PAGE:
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Bazzi G.,University of Milan | Foglini C.,University of Milan | Brambilla M.,Settore Biodiversita e Aree protette | Saino N.,University of Milan | Rubolini D.,University of Milan
Italian Journal of Zoology | Year: 2015

Abstract: Currently, land abandonment constitutes a serious threat for many species tied to semi-natural grasslands. In southern Europe, the conservation of many grassland bird communities largely depends on low-intensity mountain farming. In this study, we analysed the effects of the main farming practices promoting grassland maintenance, i.e. grazing and mowing, on species richness of a Prealpine grassland bird community and on the breeding densities of the two commonest grassland species, the skylark (Alauda arvensis Linnaeus, 1758) and the tree pipit (Anthus trivialis Linnaeus, 1758). The two study sites were located between 1100 and 2000 m above sea level in the Italian central Prealps. Grassland species richness was positively affected by grazing, and increased with increasing distance from the nearest woodland. Skylark density was positively influenced by mowing, grassland cover extent and distance from woodland, with the latter effect occurring only at a single study site. Finally, tree pipit density was positively affected by grazing. Our findings suggest that, in order to maintain open grasslands below the natural treeline and enhance the biodiversity of grassland bird communities, grazing should be preferred over mowing. Moreover, woodland edge effects may have a negative impact on mountain grassland bird communities. Advancing woodlands and abandonment of low-intensity farming and grazing practices may therefore constitute a serious threat for open-habitat specialist bird species of the Alpine region. © 2014, © 2014 Unione Zoologica Italiana.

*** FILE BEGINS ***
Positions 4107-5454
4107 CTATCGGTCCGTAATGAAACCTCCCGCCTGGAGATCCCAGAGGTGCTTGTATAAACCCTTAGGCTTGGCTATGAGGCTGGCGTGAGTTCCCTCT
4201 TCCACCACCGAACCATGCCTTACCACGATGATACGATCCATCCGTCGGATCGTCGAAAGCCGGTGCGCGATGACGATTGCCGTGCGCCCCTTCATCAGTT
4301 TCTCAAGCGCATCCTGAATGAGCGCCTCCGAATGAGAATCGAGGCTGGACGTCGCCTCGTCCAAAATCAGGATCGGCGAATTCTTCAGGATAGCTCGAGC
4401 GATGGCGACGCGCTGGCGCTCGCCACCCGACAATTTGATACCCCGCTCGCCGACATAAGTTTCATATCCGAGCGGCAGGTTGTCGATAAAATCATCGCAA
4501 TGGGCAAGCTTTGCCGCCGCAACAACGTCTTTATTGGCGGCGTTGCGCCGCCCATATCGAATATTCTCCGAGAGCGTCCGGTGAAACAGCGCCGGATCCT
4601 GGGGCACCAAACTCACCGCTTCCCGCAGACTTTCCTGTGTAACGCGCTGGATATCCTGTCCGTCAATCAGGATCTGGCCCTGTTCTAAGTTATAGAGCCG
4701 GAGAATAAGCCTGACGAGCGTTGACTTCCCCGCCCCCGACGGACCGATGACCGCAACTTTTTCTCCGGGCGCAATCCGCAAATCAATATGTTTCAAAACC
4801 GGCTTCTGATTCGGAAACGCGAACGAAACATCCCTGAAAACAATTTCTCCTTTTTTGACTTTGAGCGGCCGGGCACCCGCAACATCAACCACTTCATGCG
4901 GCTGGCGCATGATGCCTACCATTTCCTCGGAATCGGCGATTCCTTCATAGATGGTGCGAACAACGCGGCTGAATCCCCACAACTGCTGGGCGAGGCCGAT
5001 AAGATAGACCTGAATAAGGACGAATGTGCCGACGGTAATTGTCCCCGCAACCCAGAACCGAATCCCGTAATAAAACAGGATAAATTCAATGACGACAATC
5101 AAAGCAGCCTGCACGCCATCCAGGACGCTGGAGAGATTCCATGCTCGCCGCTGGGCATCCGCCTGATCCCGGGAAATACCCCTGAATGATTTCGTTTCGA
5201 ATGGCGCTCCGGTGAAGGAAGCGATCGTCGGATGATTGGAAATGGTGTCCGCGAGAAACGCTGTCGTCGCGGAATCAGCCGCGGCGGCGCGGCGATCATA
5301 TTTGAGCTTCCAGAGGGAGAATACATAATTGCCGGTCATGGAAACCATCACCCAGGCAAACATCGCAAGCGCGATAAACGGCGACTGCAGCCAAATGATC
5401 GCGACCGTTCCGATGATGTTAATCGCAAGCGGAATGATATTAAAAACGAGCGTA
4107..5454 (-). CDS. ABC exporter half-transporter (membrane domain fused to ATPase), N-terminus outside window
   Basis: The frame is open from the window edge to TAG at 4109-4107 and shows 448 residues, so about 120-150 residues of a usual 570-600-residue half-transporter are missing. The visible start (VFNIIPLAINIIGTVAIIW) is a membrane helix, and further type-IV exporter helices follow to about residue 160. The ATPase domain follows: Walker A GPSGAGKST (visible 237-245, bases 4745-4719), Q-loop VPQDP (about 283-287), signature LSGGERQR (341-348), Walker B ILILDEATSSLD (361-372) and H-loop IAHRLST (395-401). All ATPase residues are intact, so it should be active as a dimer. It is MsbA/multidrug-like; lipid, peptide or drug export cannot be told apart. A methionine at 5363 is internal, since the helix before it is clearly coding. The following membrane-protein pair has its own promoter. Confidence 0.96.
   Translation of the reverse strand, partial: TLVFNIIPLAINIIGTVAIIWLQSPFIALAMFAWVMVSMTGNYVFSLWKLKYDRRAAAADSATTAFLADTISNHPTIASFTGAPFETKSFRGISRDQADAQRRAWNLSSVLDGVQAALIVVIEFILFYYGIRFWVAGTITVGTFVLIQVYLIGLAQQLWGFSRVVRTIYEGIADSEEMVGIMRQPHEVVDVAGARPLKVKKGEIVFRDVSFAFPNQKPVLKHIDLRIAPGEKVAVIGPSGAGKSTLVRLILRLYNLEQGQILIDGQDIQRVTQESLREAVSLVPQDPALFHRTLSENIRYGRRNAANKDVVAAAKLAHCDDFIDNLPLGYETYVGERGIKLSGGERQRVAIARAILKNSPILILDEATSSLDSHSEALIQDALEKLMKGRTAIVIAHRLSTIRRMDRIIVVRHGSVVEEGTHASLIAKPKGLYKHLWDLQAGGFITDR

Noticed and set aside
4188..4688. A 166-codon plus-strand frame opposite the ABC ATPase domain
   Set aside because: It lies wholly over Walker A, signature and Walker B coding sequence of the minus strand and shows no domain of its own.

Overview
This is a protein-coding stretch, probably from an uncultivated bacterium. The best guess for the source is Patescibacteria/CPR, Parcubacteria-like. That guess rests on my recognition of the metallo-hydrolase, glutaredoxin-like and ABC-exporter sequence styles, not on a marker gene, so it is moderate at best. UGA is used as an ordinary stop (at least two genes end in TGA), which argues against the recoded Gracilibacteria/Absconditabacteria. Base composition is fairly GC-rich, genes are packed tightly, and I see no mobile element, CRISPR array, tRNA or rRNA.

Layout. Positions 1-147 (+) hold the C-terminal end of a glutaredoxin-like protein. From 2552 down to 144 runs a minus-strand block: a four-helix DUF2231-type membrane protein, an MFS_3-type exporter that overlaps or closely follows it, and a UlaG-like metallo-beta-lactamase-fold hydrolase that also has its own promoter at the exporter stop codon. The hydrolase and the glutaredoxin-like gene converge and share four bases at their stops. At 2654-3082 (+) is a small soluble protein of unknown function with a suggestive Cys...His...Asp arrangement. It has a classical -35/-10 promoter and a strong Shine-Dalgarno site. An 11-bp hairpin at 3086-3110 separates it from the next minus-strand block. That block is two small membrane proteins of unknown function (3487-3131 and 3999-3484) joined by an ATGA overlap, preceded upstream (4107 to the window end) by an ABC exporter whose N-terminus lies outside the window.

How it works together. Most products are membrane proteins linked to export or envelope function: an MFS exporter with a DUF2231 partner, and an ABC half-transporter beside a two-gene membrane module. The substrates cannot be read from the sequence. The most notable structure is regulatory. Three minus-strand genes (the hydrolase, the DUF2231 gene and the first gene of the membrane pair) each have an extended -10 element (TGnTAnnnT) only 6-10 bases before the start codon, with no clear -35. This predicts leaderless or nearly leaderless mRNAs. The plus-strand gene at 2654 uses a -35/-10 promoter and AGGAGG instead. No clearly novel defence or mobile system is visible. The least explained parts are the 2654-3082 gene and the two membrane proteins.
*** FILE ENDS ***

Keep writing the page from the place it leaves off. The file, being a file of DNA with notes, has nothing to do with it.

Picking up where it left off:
Brambilla M.,Settore Biodiversita e Aree protette | Gustin M.,Lega Italiana Protezione Uccelli LIPU BirdLife Italia | Vitulano S.,Lega Italiana Protezione Uccelli LIPU BirdLife Italia | Falco R.,Settore Biodiversita e Aree protette | And 4 more authors.
Regional Environmental Change | Year: 2016